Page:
From the three tissues combined, a total of 78,110 unigenes were assembled and investigated. Only 33.4% of all unigenes assembled from combined transcriptomes matched with other known genes in databases, most of which represented crustaceans and insects. The reason for the low number of matched genes is that crustacean transcripts are relatively poorly represented in databases. Secondly, de novo assembly can sometimes produce artifact sequences that ultimately influence downstream analyses, for instance, reads mapping, sequence clustering, base-call error, and number of BLAST hits [35, 50]. Importantly, some of them might be novel genes that have never been identified, or represent genes containing non-conserved domains, which therefore could not be classified into known protein families. Not surprising, the majority of M. rosenbergii unigenes matched with D. pulex, for which a genome is available (the first for crustaceans) [51]. A comparison of the three individual M. rosenbergii transcriptomes (eyestalk, CNS, and ovary) indicated that the majority of unigenes appeared to be tissue-specific. Although eyestalk, CNS, and ovary show a distinct unigene content, there is no substantial difference at the level of protein functional domain annotation. Combining the representative unigene and Pfam comparison results, reveals that the three tissues have a significant number of tissue-specific transcripts belonging to similar protein families and therefore may conduct similar biological processes in different cell types (Fig 1D). Based on COG classification and GO assignment, most of unigenes were functionally categorized into the cellular and metabolic processes, a similar outcome to that of other crustacean transcriptome studies [19, 20, 23]. This is a good indication that genes associated with these processes are typically highly conserved throughout evolution and essential for multicellular organism survival.

Prediction of neuropeptides from M. rosenbergii transcriptomes

Neuropeptides show evolutionary conservation since they are known to be critical for growth and reproduction, and as such, we used a targeted approach to search for M. rosenbergii neuropeptides. Eyestalk and CNS were used in this study because they are known to be primary sites from which the majority of crustacean neuropeptides are synthesized and released into the hemolymph [1, 32, 52]. From this study, targeted tBLASTn of a combined three-transcriptome dataset of M. rosenbergii revealed at least 21 transcripts (some indicated multiple isoforms) that matched with previously known crustacean preproneuropeptides [7, 9, 53]. Our predictions for precursor cleavage sites indicate that a total of 102 mature peptides may be released, along with a number of precursor-related peptides (Table 3). Similar in silico analysis has been performed on the copepod (Calanus finmarchicus) from embryo, early nauplii, late nauplii, early copepodite, pre-adult, and female adult transcriptomes, revealing 34 preprohormone and 18 hormone receptor transcripts [9]. In contrast to our study, they utilized whole animal RNA for library assemblies. Neuropeptide transcripts have also been discovered from whole animal RNA obtained from the ice krill, Euphausia crystallorophias [53], but the RNA was supplemented with the eyestalk RNA to supposedly increase the possibility of identifying neuropeptide transcripts. Our study identified a relatively higher number of neuropeptide isoforms, possibly caused by the different range of tissues and metabolic stages from which their libraries were constructed.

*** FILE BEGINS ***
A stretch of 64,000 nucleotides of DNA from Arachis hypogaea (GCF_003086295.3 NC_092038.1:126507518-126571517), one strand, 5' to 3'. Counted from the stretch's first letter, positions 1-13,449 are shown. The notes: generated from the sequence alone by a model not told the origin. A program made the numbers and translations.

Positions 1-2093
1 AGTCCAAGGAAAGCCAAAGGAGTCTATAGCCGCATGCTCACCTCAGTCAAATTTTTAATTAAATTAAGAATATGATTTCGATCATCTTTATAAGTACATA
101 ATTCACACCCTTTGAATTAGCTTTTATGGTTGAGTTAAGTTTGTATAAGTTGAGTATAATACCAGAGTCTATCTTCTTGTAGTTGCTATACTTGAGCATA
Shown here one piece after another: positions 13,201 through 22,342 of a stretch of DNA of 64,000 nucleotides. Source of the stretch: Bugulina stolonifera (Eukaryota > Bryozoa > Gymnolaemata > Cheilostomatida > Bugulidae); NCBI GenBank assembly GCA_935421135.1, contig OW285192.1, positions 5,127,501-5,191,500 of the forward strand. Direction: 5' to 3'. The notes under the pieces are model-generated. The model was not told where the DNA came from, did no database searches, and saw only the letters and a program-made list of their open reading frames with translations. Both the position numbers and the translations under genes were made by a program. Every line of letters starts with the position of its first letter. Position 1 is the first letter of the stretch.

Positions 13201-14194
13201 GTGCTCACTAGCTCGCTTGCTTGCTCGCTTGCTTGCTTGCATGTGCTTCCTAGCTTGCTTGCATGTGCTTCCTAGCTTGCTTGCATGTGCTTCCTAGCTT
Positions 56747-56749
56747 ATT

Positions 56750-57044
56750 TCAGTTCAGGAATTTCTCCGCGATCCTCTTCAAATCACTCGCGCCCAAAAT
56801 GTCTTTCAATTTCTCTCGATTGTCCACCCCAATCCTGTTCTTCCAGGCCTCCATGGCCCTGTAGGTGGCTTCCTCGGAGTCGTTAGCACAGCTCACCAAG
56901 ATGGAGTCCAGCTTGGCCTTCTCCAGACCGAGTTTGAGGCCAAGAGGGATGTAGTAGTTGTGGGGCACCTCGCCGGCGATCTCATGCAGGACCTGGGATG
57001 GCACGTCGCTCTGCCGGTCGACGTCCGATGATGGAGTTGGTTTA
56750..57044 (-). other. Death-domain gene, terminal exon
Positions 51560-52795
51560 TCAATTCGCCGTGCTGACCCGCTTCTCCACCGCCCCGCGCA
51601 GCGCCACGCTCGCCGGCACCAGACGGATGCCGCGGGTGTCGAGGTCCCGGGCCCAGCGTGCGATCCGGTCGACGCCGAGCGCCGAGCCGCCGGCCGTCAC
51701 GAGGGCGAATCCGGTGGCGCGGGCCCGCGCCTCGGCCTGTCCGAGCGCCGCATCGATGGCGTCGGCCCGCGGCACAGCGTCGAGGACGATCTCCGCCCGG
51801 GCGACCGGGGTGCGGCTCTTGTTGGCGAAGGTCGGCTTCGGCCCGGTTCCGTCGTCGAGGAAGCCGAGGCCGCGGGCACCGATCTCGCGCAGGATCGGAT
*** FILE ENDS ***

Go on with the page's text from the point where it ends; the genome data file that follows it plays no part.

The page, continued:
Since crustacean neuropeptides have also been identified from ovarian tissue based on immunolocalization and mass spectrometry [12, 5457], we performed an additional in silico transcriptome investigation of the M. rosenbergii ovary. We could only find 2 preproneuropeptide transcripts in the ovary, including neuroparsin-1 and -2, which were also found in the eyestalk and CNS. The gonadotropin-releasing hormone (GnRH) is known as the master hormone controlling reproduction in vertebrates and some invertebrates [58, 59]. Several immunolocalization studies have revealed the existence of a GnRH-like peptide in the CNS and ovary of crustaceans [5456]. In addition, a GnRH peptide was identified in the ovary of crayfish, P. clarkii, by RP-HPLC purification and N-terminal sequencing [57]. Despite of the identification of a GnRH receptor (Table 4), we could not yet find any GnRH-like transcript in the ovary transcriptome of M. rosenbergii, nor the other tissue transcriptomes. However, we could identify other members of the GnRH superfamily [60], including corazonin and red pigment-concentrating hormone (RPCH) transcripts, present in the eyestalk and CNS transcriptomes. Possibly, a transcript that encodes GnRH may be present yet not picked up in this study due to either low conservation, low expression level, or its half-life may be very short.

Bursicon, a highly conserved arthropod neuropeptide, plays an important role in the regulation of cuticle sclerotization (hardening and tanning) after ecdysis [61]. A functional unit of bursicon consists of two cystine knot subunits, bursicon-α and -β forming a heterodimeric protein that regulates the cells via a G protein—coupled receptor [62, 63]. We found in M. rosenbergii two CNS transcripts that encode bursicon-α and -β subunits, displaying high conservation with other crustacean bursicons. RT-PCR showed that Mro-Bur-α and transcripts are expressed in the thoracic and abdominal ganglia (Fig 6), a similar finding to that in C. maenas, where bursicons are only found in the thoracic ganglion but not in the eyestalk and brain [64]. Bursicons have been linked to the processes of molting and development since their expression levels vary throughout these physiological processes [64, 65].